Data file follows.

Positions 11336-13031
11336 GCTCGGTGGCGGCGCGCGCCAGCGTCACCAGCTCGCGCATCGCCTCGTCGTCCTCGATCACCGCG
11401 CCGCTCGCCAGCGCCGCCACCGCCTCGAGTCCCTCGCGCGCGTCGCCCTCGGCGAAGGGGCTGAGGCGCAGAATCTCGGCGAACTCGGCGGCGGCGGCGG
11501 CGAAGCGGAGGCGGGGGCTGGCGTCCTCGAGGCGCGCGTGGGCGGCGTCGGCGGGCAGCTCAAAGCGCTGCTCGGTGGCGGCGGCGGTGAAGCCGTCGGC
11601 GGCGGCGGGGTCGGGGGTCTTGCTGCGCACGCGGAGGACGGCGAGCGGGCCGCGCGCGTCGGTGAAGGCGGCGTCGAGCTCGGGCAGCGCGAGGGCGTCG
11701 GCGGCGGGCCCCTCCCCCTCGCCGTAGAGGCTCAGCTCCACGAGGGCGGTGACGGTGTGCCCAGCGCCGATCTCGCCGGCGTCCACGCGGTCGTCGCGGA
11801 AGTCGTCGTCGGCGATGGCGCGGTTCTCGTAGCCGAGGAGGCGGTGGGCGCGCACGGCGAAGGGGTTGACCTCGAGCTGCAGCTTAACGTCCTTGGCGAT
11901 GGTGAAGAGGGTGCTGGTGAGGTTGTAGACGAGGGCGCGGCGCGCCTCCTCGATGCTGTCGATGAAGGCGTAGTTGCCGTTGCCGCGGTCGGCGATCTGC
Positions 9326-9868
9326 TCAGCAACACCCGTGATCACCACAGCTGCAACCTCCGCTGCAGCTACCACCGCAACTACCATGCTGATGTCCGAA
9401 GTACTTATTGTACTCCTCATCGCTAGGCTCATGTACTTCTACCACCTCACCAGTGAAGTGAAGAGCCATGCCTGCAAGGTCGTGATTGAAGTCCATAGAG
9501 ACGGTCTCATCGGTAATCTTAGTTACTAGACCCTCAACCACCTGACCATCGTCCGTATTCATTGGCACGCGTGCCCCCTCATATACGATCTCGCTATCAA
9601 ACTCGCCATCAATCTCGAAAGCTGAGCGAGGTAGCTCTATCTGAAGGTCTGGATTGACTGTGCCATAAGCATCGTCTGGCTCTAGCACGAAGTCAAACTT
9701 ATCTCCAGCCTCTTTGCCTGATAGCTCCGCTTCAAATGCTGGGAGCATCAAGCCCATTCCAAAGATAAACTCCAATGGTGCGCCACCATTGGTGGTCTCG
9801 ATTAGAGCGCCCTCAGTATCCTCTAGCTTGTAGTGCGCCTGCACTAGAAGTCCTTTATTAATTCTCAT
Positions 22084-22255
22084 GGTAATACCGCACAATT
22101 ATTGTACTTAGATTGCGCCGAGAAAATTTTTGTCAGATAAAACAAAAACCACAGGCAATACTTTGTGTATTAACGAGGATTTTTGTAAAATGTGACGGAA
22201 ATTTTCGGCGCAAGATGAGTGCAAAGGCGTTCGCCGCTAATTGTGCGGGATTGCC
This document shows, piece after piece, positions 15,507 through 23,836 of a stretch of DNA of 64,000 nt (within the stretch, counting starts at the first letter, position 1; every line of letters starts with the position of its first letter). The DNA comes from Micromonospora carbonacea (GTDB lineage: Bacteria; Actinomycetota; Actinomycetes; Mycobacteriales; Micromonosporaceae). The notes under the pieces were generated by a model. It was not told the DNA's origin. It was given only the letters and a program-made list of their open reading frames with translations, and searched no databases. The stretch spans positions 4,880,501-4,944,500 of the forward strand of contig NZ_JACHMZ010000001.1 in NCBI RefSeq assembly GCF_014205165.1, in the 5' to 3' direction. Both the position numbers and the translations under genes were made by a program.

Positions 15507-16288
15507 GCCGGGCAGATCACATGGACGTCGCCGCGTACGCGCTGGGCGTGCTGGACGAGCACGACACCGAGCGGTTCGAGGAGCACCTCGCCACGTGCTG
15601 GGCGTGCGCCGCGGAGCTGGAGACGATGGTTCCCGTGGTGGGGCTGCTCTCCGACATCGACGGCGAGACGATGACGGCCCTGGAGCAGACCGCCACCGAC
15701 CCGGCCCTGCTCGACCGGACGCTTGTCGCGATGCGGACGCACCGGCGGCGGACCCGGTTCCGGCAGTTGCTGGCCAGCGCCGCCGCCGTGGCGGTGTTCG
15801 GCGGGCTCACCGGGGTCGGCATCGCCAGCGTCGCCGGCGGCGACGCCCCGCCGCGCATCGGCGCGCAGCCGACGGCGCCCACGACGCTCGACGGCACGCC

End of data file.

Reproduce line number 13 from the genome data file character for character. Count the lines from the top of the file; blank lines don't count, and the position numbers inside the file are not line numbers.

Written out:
9601 ACTCGCCATCAATCTCGAAAGCTGAGCGAGGTAGCTCTATCTGAAGGTCTGGATTGACTGTGCCATAAGCATCGTCTGGCTCTAGCACGAAGTCAAACTT